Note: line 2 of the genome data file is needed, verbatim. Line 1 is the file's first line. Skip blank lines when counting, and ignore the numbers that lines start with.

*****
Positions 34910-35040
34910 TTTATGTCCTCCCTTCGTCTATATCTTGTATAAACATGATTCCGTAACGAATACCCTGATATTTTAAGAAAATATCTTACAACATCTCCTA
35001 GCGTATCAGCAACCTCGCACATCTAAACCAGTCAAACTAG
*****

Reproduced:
34910 TTTATGTCCTCCCTTCGTCTATATCTTGTATAAACATGATTCCGTAACGAATACCCTGATATTTTAAGAAAATATCTTACAACATCTCCTA